Piscina Mirabilis

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The Piscina Mirabilis
Piscina Mirabilis 2010-by-RaBoe-13.jpg

The Piscina Mirabilis was a freshwater cistern on the Bacoli cliff at the western end of the Gulf of Naples, southern Italy. One of the largest freshwater cisterns built by the ancient Romans, it was situated there in order to provide the Roman western imperial fleet at Portus Julius with drinking water.

The cistern was dug entirely out of the tuff cliff face and was 15 metres high/deep (ca. 49 feet), 72 metres long (ca. 236 feet), and 25 metres wide (ca. 82 feet). The capacity/volume was 12,600 cubic metres (ca. 445,000 cubic feet) [1]. It was supported by vaulted ceilings and 48 pillars. It was supplied with water from the main Roman acqueduct, the Aqua Augusta, that brought water from sources in Serino near Avellino, 100 kilometres distant, to Naples.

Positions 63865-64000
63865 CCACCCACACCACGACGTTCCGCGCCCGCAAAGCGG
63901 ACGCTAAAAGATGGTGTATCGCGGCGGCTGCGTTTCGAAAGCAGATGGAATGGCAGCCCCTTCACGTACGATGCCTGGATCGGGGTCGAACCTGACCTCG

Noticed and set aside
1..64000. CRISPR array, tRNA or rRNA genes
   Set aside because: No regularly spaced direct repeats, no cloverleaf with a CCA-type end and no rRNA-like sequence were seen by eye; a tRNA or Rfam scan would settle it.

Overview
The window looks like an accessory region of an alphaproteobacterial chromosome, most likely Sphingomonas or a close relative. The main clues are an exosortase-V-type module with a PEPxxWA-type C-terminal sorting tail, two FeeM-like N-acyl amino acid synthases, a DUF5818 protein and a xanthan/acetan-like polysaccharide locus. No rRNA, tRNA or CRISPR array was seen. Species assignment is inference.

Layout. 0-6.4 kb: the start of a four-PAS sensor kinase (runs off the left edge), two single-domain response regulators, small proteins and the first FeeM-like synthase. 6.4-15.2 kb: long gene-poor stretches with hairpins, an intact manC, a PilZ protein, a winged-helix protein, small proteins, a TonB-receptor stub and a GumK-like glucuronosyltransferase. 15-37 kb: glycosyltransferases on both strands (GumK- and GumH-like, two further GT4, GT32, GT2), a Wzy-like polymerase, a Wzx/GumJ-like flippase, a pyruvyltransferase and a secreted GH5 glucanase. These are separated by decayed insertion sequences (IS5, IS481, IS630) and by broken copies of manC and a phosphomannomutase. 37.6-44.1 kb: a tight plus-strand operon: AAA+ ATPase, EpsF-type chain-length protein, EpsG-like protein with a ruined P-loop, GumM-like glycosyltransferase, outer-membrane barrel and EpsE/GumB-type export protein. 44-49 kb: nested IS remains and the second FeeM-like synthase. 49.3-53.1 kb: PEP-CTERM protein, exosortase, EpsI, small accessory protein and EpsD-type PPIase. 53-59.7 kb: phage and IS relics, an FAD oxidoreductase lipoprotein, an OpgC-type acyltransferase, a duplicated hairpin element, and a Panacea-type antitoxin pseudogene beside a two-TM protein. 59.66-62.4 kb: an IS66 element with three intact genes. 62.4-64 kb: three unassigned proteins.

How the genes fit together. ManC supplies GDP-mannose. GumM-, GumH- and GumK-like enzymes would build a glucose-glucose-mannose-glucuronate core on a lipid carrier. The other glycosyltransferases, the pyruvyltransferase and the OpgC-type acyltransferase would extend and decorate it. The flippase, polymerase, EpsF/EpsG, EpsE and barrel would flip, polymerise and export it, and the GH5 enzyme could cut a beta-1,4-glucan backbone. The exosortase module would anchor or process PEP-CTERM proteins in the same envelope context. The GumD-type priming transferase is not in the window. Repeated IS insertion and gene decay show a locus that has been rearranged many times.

The ancient cistern is in private hands but parts of it may still be visited.

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Coordinates: 40°47′43″N 14°4′48″E / 40.79528°N 14.08000°E / 40.79528; 14.08000